Boilerplate Bonus: 7/10

What’s the ratio of stuff that’s alleged to be art versus stuff that’s any good?

When I was an art student, you had kingmakers like Leo Castelli and others in New York City, and there were people that were trying to break into the art world, so to speak. Then Steve Jobs put out the Macintosh software and Adobe put out Photoshop, and then there was Garage Band, and now suddenly there’s this plethora of different work. There’s still structure, there’s still tastemakers, but it’s a hell of a lot more complicated. 30-to-70?

Appetite for Cynicism: bulimic: eats it all, sends some back

If you weren’t an arts administrator, you’d probably be…

I was gonna coach football and be a history teacher, or I was gonna be an economist or a psychologist.

Secret Identity: Naomi Campbell testifying about Charles Taylor

What’s the most pressing story in Santa Fe’s news cycle: DWI, overdevelopment, Wi-Fi or corruption?

I have a 24-year-old daughter and a 20-year-old daughter, and I worry about them every time they get out on the highway. And not only DWI, whatever’s out there.

Social Conscious Calibration: MADD dad

Center for Contemporary Arts

1050 Old Pecos Trail

505-982-1338

Annual Budget:

$600,000

Membership:

300

Attendance:

36,000 (including cinema)

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Name Irene Hofmann

Gig

Phillips director and chief curator of SITE Santa Fe as of October 2010

Age

40

Place of Birth

New York

Education

Washington University in St. Louis; School of the Art Institute of Chicago, masters in modern art criticism

Celebrity look-alike

Bettie Page

Personal Question

Are you ready for Santa Fe? “Just recently, I’ve wrapped my head around the idea that this is really happening. At this point, I actually can’t wait to get to Santa Fe and jump in.”

SFR: How is the art scene in Santa Fe really perceived from the outside?

IH:

I’m not really sure but, as someone who hopes to make an impact within the community, I am actually more interested in finding out how the art scene is perceived in Santa Fe.

Snob Factor: pajama party

Choose one of the following to be a guest at a party you throw: President Barack Obama, Lady Gaga or advertising magnate/art collector Charles Saatchi.

Definitely Barack Obama, but I would hope that we would discuss Lady Gaga at some point. You know, she has more fans on Facebook than he does!

Fiesta Footwear: wedges, easy walking but calf-defining

Multiple choice: Your new job is A. something you would have killed to get B. a means to an end C. kind of a favor for a friend D. a breath of fresh air.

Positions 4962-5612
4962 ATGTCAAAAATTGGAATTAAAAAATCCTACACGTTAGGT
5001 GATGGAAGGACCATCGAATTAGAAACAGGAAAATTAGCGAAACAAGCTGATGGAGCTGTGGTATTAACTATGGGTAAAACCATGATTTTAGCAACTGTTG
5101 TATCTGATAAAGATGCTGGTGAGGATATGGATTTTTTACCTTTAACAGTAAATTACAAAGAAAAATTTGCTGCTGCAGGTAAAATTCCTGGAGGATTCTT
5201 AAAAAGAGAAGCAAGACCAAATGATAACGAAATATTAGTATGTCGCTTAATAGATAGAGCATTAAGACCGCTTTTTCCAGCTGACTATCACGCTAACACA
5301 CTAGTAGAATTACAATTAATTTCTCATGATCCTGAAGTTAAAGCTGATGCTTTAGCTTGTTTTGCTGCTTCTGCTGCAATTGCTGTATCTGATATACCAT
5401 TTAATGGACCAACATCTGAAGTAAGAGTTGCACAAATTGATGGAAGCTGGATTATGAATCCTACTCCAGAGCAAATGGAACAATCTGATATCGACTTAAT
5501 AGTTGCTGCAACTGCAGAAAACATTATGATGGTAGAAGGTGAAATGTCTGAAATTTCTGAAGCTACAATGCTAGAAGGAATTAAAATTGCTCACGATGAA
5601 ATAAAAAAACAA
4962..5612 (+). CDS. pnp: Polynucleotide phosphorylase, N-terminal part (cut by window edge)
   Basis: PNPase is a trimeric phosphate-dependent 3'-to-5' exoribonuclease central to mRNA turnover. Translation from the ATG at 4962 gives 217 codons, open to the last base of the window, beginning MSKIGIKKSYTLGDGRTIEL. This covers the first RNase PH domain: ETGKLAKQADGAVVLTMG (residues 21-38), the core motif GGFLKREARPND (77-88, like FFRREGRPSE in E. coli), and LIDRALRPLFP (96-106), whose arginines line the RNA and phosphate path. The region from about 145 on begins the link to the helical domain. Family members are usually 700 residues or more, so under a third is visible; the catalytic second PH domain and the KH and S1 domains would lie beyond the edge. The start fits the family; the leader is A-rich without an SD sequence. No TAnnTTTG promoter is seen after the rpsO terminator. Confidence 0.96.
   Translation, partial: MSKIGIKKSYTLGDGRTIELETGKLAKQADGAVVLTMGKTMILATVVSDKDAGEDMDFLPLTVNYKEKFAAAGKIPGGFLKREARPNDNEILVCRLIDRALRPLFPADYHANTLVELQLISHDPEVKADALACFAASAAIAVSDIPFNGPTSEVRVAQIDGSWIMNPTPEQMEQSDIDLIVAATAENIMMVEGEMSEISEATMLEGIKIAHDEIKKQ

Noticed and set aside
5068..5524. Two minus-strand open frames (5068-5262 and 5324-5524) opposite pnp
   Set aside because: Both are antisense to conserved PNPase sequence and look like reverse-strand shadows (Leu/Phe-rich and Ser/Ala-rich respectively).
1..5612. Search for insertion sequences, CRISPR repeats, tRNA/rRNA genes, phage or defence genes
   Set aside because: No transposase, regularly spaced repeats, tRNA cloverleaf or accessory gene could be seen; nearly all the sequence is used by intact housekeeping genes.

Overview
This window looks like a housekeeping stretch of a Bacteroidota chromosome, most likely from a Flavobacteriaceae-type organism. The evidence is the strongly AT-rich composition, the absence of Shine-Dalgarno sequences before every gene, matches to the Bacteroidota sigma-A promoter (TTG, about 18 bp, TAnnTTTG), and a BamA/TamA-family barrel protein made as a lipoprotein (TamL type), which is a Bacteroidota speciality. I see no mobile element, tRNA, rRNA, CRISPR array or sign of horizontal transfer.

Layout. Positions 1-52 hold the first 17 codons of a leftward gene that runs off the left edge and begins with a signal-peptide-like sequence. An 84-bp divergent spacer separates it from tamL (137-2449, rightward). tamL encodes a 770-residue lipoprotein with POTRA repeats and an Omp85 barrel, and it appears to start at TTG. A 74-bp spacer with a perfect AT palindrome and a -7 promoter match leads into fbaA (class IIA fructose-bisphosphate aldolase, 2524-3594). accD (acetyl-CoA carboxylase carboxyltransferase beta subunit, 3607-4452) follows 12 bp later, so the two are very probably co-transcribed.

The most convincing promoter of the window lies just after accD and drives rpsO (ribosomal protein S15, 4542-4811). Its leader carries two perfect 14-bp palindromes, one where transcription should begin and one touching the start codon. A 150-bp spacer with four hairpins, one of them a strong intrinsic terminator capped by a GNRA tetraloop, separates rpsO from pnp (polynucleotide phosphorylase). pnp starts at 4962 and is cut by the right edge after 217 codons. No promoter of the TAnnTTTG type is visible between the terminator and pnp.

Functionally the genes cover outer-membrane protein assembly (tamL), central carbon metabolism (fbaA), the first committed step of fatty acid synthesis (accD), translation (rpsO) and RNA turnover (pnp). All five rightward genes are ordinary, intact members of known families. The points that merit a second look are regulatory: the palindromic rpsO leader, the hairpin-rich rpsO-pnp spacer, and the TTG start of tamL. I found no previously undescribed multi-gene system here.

D. Fresh air…Remember, I am moving from Baltimore, where we don’t have much in the way of ‘fresh air’ most days!

Staying Power: 3 years

Were you fated for involvement with the arts since the day you were born, drawn by a profound encounter or pulled in by an accident of circumstance?

Not exactly fated but, even as a kid, I was fastidious about organizing and displaying my bookshelves and record albums. I didn’t know it at the time, but I suppose I was already curating the objects around me. My love of art came later when I discovered Marcel Duchamp, and was hooked by his notions about the integration of art and life and his challenges to artistic convention.

Messiah Factor: Dalai Lama, anointed as a child

What’s your most embarrassing experience with art?

That I actually watched episodes of Bravo’s

reality TV show.

Privacy Restrictions: overshare

What is contemporary art, and why should anyone care?

For me, contemporary art speaks of our time; it reflects our lives and our moment in history. It has the ability to move and inspire us, but it also can challenge our opinions and assumptions, open us up to new perspectives, and can agitate us in ways that can bring a greater understanding of the world we live in…Why wouldn’t

everyone care about that?

Game Face: Time Magazine

Where do art and politics meet?

Ask Shepard Fairey.

Fairey Factor: very Fairey

Where do art and money meet?

Ask Damien Hirst.

Buying Power: News Corp. spending spree

Tell us, in a nutshell, why your institution is important to you and what you’re hoping to bring to the table.

My work has been guided by a belief in the power of art to create inspiring personal experiences, to foster social progress and to enrich and engage a community. The mission of SITE Santa Fe is aligned with these aspirations. SITE is an artist-centered institution that supports innovation and creative risk-taking and embraces the vanguard of artistic practice. My hope at SITE is to expand the audience for contemporary art, to bring viewers into an artist’s creative process and to make contemporary art accessible and relevant to the community. Not too ambitious, right?

Boilerplate Bonus: 9/10

What’s the ratio of stuff that’s alleged to be art versus stuff that’s any good?

The ratio: Whether you are talking about athletes, musicians, writers or artists, there is probably a similar ratio between the few who rise to the level of truly exceptional, in relation to the many who engage in (and may very well still be talented at) these pursuits.

Appetite for Cynicism: starving artist

If you weren’t an arts administrator, you’d probably be…

I actually don’t consider myself an arts administrator; I prefer ‘cultural producer’—has a much better ring to it, don’t you think? But if I wasn’t doing this, I might have tried my hand at being a dog breeder (Bernese mountain dogs)…I guess that would have made me a ‘canine producer.’

Secret Identity: Cesar Millan

What’s the most pressing story in Santa Fe’s news cycle: DWI, overdevelopment, Wi-Fi or corruption?

*SFR did not ask Hofmann about pressing issues in the Santa Fe news cycle because we didn’t want to scare her. Yet.

Social Conscious Calibration: wild card

SITE Santa Fe

1606 Paseo de Peralta

505-989-1199

Annual Budget:

$2 million

Membership:

1,000

Attendance:

20,000-25,000

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Name Mary Kershaw

Gig

director of the New Mexico Museum of Art since Sept. 2009

Age

48

Place of Birth

Philadelphia

Education

University of Pennsylvania; University College London, masters in medieval archeology

Celebrity look-alike

Kathy Bates

Personal Question

Where is your accent from? “It’s a mixture of Philadelphia and Yorkshire.”

SFR: How is the art scene in Santa Fe really perceived from the outside?

MK:

Because I come from so far away, there is no conception…about the art scene or even Santa Fe…For me, [it’s] extremely active. I just can’t believe how much is going on here, both culturally and in terms of visual arts. And there’s a terrific range of things going on.